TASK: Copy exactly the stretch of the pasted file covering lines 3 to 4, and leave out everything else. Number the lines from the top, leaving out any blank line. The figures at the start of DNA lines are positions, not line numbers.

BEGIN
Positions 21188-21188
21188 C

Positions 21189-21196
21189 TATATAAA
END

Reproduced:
Positions 21189-21196
21189 TATATAAA